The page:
Further Thoughts on Sea Change
In May, I wrote a follow-up memo to Sea Change (December 2022) that was shared exclusively with Oaktree clients. In Further Thoughts on Sea Change, I argued that the trends I had highlighted in the original memo collectively represented a sweeping alteration of the investment environment that called for significant capital reallocation. This memo was originally sent to Oaktree clients on May 30, 2023.1
This Time It Really Might Be Different
On October 11, 1987, I first came across the saying “this time it’s different.” According to an article in The New York Times by Anise C. Wallace, Sir John Templeton had warned that when investors say times are different, it’s usually in an effort to rationalize valuations that appear high relative to history – and it’s usually done to investors’ ultimate detriment. In 1987, it was high equity prices in general; the article I cite was written just eight days before Black Monday, when the Dow Jones Industrial Average declined by 22.6% in a single day. A dozen years later, the new thing people were excited about was the prospect that the Internet would change the world. This belief served to justify ultra-high prices (and p/e ratios of infinity) for digital and e-commerce stocks, many of which went on to lose more than 90% of their value over the next year or so.
Importantly, however, Templeton allowed that things might really be different 20% of the time. On rare occasions, something fundamental does change, with significant implications for investing. Given the pace of developments these days – especially in technology – I imagine things might genuinely be different more often than they were in Templeton’s day.
Anyway, that’s all preamble. My reason for writing this memo is that, while most people I speak with seem to agree with many of my individual observations in Sea Change, few have expressly agreed with my overall conclusion and said, “I think you’re right: We might be seeing a significant and possibly lasting change in the investment environment.” This memo’s main message is that the changes I described in Sea Change aren’t just usual cyclical fluctuations; rather, taken together, they represent a sweeping alteration of the investment environment, calling for significant capital reallocation.
I’ll start off by recapping my basic arguments from Sea Change:
In late 2008, the Federal Reserve took the fed funds rate to zero for the first time ever in order to rescue the economy from the effects of the Global Financial Crisis.
Since that didn’t cause inflation to rise from its sub-2% level, the Fed felt comfortable maintaining accommodative policies – low interest rates and quantitative easing – for essentially all of the next 13 years.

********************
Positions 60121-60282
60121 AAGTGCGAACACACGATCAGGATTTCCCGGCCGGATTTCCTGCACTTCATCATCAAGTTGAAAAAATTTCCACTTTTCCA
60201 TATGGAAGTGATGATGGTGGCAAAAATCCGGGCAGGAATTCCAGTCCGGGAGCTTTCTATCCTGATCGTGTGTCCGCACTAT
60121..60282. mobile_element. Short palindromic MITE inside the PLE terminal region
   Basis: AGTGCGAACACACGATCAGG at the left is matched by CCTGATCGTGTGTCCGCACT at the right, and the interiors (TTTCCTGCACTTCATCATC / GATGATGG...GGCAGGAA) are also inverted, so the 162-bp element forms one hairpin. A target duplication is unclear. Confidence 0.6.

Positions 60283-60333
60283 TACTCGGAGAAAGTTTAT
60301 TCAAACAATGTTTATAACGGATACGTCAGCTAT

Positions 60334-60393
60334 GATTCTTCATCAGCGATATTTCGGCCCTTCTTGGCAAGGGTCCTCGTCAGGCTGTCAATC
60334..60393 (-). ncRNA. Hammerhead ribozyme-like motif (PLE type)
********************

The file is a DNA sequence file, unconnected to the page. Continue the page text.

As a result, we had the longest economic recovery on record – exceeding ten years – and “easy times” for businesses seeking to earn profits and secure financing. Even money-losing businesses had little trouble going public, obtaining loans, and avoiding default and bankruptcy.
The low interest rates that prevailed in 2009-21 made it a great time for asset owners – lower discount rates make future cash flows more valuable – and for borrowers. This in turn made asset owners complacent and potential buyers eager. And FOMO became most people’s main concern. The period was correspondingly challenging for bargain hunters and lenders.
The massive Covid-19 relief measures – combined with supply-chain snags – resulted in too much money chasing too few goods, the classic condition for rising inflation.
The higher inflation that arose in 2021 persisted into 2022, forcing the Fed to discontinue its accommodative stance. Thus, the Fed raised interest rates dramatically – its fastest tightening cycle in four decades – and ended QE.
For a number of reasons, ultra-low or declining interest rates are unlikely to be the norm in the decade ahead.
Thus, we’re likely to see tougher times for corporate profits, for asset appreciation, for borrowing, and for avoiding default.
Bottom line: If this really is a sea change – meaning the investment environment has been fundamentally altered – you shouldn’t assume the investment strategies that have served you best since 2009 will do so in the years ahead.
Having supplied this summary, I’m going to put flesh on these bones and share some additional insights.
A Momentous Development
To promote discussion these days, I often start by asking people, “What do you consider to have been the most important event in the financial world in recent decades?” Some suggest the Global Financial Crisis and bankruptcy of Lehman Brothers, some the bursting of the tech bubble, and some the Fed/government response to the pandemic-related woes. No one cites my candidate: the 2,000-basis-point decline in interest rates between 1980 and 2020. And yet, as I wrote in Sea Change, that decline was probably responsible for the lion’s share of investment profits made over that period. How could it be overlooked?
First, I suggest the metaphor of boiling a frog. It’s said that if you put a frog in a pot of boiling water, it’ll jump out. But if you put it in cool water and turn on the stove, it’ll just sit there, oblivious, until it boils to death. The frog doesn’t detect the danger – just as people fail to perceive the significance of the interest rate decline – because of its gradual, long-term nature. It’s not an abrupt development, but rather a drawn out, highly influential trend.